How and where you migrate VMware to the cloud is critical in maintaining enterprise grade capabilities. Not all cloud providers can deliver on the true promise of enterprise grade for VMware-hosted applications, including a high degree of availability or zero data loss in the event of a full site failure.

Key capabilities to seek from your cloud provider for mission critical VMware environments

1. Hardened design and enterprise grade performance.

This should be based on the requirements of global enterprises. Global enterprises have specific needs for performance, security, data sovereignty, reliability, and geo-fencing wherever they do business. You want a cloud provider that offers isolation from the public internet as well as data centers across the globe running on trusted servers and infrastructure.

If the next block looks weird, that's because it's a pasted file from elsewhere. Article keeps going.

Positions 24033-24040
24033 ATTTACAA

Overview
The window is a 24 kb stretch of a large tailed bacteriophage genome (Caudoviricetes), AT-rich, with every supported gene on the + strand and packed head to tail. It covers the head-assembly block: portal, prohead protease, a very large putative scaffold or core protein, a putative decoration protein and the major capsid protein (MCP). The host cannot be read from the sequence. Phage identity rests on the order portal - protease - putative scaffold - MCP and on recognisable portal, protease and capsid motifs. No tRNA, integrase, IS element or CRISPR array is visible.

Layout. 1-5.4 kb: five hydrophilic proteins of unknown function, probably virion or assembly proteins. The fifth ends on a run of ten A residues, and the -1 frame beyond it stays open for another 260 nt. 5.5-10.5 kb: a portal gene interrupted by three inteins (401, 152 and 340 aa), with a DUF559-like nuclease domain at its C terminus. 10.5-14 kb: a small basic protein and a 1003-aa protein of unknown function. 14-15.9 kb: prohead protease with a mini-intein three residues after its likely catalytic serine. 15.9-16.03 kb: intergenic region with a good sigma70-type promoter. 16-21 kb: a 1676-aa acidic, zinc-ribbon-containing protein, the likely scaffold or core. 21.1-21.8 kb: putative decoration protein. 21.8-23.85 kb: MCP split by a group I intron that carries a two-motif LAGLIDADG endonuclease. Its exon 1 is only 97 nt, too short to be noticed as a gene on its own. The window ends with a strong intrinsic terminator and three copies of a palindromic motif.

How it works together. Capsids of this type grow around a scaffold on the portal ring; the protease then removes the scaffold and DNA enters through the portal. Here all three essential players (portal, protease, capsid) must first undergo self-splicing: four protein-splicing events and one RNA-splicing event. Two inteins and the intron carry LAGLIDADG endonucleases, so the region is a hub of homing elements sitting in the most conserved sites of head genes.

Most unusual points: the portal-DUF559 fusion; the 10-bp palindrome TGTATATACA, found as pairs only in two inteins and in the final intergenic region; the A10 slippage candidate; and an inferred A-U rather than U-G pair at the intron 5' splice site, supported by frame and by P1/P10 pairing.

2. Visibility, control, and operational consistency.

You should demand the same levels of capabilities and confidence in the cloud as you would expect from your on-premises VMware environment. As you migrate to the cloud, you want to be able to use and access the same tools and technologies you use on-premises, including root-level access at the hypervisor level for maximum control and visibility.

3. High availability and business continuity.

Your cloud provider should provide a high degree of uptime availability at the VM level, plus the ability to use stretched vSAN clusters to ensure that data loss is reduced to zero in the event of a full site failure. You should also seek site resiliency across multiple locations, including automated failover at a secondary site.

4. Security leadership.

In addition to a hardened, enterprise grade design, you should look for critical security features to prevent breaches, whether malicious or unintentional. For example, encryption is critical, so you want the highest level of key management encryption with FIPS 140-2 Level 4 and bring-your-own keys. You also want role-based access control to prevent accidental or malicious IT configuration changes.